• 7. NIPPON STEEL TECHNICAL REPORT No. 99 SEPTEMBER 2010 Photo 6 Transportation Photo 7 Application examples of NSSC 550fuel supply pipe. This material, which is produced by a unique manu-facturing process and under unique manufacturing conditions, has as the principal interior material.excellent resistance to SCC and salt-induced corrosion and can be NSSC 550 (13Cr-2Ni-2Mo) is the company’s original martensi-subjected to severe tube-expansion working. tic stainless steel wire rod, which is very hard and has excellent cor- In addition, in this particular field, with the aim of increasing the rosion resistance12). When quenched and tempered properly, this steelpower of engines and solving the problem of asbestos, various types grade displays exceptionally high strength and hardness—0.2% proofof stainless steel products the company has originally developed are stress 1,150 N/mm2, tensile strength 1,750 N/mm2, Vickers hardnessutilized. They include a thin, high-strength stainless steel sheet which (Hv) around 550. In addition, it affords equal or superior corrosionoffers superior spring characteristic to SUS 301L and is suitable for resistance to SUS 304 and has excellent compression formability,the core of the engine gasket, NSSC 410DA (12Cr-0.07C), which is which is an important requirement for wire rods. Because of all thesedesigned specially for the disk brakes of motorcycles, etc. factors, NSSC 550 is used for self-tapping screws, and super-strength3.5.3 Railway carriages and other transportation equipment rivets, pins and chains, etc. which are used in building construction Today, stainless steel carriages which are easy to maintain and (Photo 7).recycle are familiar to all (Photo 6). For the strength members, suchas the skeleton, hardened SUS 301L which imparts excellent corro- 4. Changes in Situation Surrounding Stainless Steelsion resistance and strength to the welded parts is used, and for the and NSSC’s Response to Those Changesstructural members, such as the panels, SUS 304 is mainly used. 4.1 Fluctuations in raw material pricesThese stainless steels are among the standard grades specified in JIS. The most widely employed stainless steel in the world is SUSConcerning hard SUS 301L for the strength members of railway car- 304 (18%Cr-8%Ni), which is an austenitic stainless steel containingriages, JIS specifies extremely narrow ranges of strength and elon- a considerable proportion of costly nickel as can be seen from itsgation for each grade. Besides, the thickness tolerance is narrow and composition. Due, at least in part, to the fact that nickel—one of thethe production lots are comparatively small. Therefore, this is one principal constituent elements of stainless steel—is produced in onlytype of stainless steel that is difficult to manufacture. a few countries (Table 2)13), it is expensive and subject to wild price SUS 304 for the panels of railway cars, too, is a difficult material fluctuations. This largely accounts for the occasional price hike andto manufacture, because its surface appearance is strictly defined in sharp price fluctuation in stainless steel products. Since 2005, in par-JIS. Formerly, Nippon Steel Corporation was the leading maker of ticular, the balance between nickel supply and demand has becomehard SUS 301L while Sumitomo Metal Industries, Ltd. was the top unstable due to a marked increase in stainless steel production inmanufacturer of SUS 304 for railway carriage panels. Therefore, East Asia, including China. As a result, the international price ofNippon Steel & Sumikin Stainless Steel Corporation (NSSC), which nickel has fluctuated wildly. At one time, it topped six times its basehas acquired a substantial inheritance from the two companies, has price, and then declined sharply (Fig. 4).become the major supplier of stainless steel materials in this field. 4.2 Expanding production of stainless steels to help save resourcesRecently, with the aim of reducing the weight of commuter trains, From the standpoint of minimizing the influence of the extremetechnology for fabricating car bodies using only SUS 304 honey- fluctuation in nickel prices as mentioned above, growing attention iscomb panels has been studied11). being paid to ferritic stainless steels which contain very small amounts3.6 Other stainless steel products The names of stainless steel grades originally developed by Table 2 Production of nickel ore (2007)Nippon Steel Corporation, which was the predecessor to NSSC, are Production Country Ratio (%)prefixed by ‘YUS’. YUS 410W for welded structures, which was ( × 103Ni-tons)commercialized around 1972 and which was probably the first stain- Russia 288 18less steel product of Nippon Steel, and YUS 410W-M, which was an Canada 255 16improved version of YUS 410W, have been inherited by NSSC. NSSC Indonesia 188 12410W-M had long been used for the skeletons of refrigerator cars Australia 184 12and marine refrigerator containers. However, with the shift of the New Caledonia 125 8principal location for container manufacturing from Japan to Tai-wan, South Korea and China, the destinations of 410W-M have Colombia 101 6changed. Concerning marine refrigerator containers, NSSC 410W Philippines 80 5has been used for their exteriors and SUS 304 for their interiors. Others 379 24When the price of nickel hiked, NSSC 180 partly replaced SUS 304 Total 1600 100 - 15 -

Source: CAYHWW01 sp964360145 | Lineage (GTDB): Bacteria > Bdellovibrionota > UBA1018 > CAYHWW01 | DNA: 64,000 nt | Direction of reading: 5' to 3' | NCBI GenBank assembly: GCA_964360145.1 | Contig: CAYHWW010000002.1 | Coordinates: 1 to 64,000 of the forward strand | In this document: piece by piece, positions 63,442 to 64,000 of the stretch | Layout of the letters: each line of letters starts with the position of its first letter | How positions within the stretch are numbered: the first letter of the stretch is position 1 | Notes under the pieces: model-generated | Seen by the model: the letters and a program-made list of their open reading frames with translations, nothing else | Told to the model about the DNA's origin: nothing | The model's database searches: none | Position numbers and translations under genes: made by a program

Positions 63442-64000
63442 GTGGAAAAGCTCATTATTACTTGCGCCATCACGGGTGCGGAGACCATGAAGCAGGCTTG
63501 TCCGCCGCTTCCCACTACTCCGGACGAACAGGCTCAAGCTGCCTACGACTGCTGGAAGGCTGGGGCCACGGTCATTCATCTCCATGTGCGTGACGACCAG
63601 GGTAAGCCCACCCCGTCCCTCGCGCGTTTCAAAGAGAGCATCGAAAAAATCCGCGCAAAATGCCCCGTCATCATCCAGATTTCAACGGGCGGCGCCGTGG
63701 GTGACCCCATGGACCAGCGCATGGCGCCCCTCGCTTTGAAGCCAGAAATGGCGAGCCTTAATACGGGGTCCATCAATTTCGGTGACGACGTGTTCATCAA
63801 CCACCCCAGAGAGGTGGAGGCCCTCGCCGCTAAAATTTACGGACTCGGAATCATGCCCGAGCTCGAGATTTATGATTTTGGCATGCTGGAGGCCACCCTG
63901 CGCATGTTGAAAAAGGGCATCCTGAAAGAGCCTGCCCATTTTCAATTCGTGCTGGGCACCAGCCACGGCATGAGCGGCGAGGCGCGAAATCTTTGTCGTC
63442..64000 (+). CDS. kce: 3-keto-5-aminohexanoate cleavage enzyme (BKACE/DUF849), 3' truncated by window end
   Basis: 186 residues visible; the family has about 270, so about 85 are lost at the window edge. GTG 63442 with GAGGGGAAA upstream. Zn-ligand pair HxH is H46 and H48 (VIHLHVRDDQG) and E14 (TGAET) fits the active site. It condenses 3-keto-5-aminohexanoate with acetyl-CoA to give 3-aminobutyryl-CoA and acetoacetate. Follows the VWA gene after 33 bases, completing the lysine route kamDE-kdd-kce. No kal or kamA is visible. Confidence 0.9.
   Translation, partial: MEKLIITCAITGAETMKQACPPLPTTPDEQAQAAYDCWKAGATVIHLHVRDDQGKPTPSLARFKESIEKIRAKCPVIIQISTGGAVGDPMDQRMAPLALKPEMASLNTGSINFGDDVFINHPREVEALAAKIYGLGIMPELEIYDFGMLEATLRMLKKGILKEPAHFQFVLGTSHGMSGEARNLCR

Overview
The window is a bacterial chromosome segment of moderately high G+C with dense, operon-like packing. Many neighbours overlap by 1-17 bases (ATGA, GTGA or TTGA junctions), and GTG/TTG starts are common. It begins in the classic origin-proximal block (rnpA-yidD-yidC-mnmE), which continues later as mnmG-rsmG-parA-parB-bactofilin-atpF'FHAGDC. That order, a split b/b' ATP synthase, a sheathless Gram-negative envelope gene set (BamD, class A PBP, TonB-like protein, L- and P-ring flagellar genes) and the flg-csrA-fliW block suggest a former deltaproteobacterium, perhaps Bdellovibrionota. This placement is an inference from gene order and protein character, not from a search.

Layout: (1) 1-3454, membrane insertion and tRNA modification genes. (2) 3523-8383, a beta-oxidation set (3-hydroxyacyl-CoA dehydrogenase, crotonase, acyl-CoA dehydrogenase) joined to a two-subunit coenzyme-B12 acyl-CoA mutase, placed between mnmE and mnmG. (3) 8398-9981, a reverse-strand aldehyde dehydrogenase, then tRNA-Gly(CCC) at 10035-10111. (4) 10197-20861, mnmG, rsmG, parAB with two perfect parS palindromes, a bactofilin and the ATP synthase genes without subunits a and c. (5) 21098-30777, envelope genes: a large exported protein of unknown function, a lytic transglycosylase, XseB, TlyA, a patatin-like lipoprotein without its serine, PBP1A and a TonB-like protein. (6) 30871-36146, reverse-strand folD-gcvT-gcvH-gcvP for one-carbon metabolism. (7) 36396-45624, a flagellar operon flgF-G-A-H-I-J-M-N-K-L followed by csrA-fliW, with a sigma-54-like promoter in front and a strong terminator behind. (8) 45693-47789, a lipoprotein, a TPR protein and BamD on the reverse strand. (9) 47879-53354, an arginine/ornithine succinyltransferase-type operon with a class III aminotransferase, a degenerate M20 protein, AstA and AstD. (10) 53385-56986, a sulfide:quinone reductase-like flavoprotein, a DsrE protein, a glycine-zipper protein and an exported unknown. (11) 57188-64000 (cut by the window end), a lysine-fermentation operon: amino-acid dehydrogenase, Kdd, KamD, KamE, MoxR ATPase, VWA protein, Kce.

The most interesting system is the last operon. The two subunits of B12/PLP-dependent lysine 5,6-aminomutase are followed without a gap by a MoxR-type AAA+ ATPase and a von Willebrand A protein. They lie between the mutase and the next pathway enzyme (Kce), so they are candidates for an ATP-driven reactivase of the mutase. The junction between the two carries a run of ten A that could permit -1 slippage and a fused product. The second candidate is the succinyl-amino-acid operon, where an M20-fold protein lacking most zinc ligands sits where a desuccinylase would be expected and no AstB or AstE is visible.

• 8. NIPPON STEEL TECHNICAL REPORT No. 99 SEPTEMBER 2010 Fig. 4 LME Ni cash settlement and stocksFig. 5 Commodity concept of extra-low interstitial ferritic and duplex steels Fig. 6 Performance balance of typical NSSC ferriticsof nickel and duel-phase stainless steels which have smaller amounts sistance, formability and weldability to conventional ones, have beenof nickel added (Fig. 5). These stainless steels are outlined below. developed. The performance characteristics of the representative low4.2.1 Low interstitial ferritic stainless steels interstitial ferritics of NSSC are shown in Fig. 6. The development SUS 430 (17%Cr), which is representative of ferritic stainless of low interstitial ferritics dates back to around 1980. Formerly, theysteels, does not contain nickel and is inexpensive, hence it is com- were used mostly for special purposes, such as the moldings andmonly used. However, since SUS 430 has inferior corrosion resist- exhaust systems of automobiles and the boilers of electric water heat-ance and workability to ordinary austenitic stainless steel, its appli- ers. Today, against a backdrop of the hike in nickel prices mentionedcation scope is limited. Namely, it is mostly used in devices which earlier, NSSC 180–a low interstitial ferritic with good corrosion re-are used indoors where the atmosphere is not very corrosive and for sistance and formability and which is specified in JIS (SUS 430J1L)–devices which require only light working. With the advances in re- has seen the scope of its application rapidly expand as a substitutefining technology, such as the VOD process, in recent years, it has for SUS 304, including for kitchen utensils, electric appliance interi-become possible to produce extra-low-carbon and extra-low-nitro- ors, food storage tanks, building hardware, piping covers, etc. (Photogen stainless steels on an industrial basis. It has also become pos- 8).sible to compensate for the drawbacks of ferritic stainless steels by However, since low interstitial ferritics do not completely matchadding such stabilizing elements as Ti and Nb. As a result, low inter- SUS 304 in performance, when it comes to using one, it is necessarystitial ferritic stainless steels, which offer far superior corrosion re- to select a suitable grade according to the working environment and - 16 -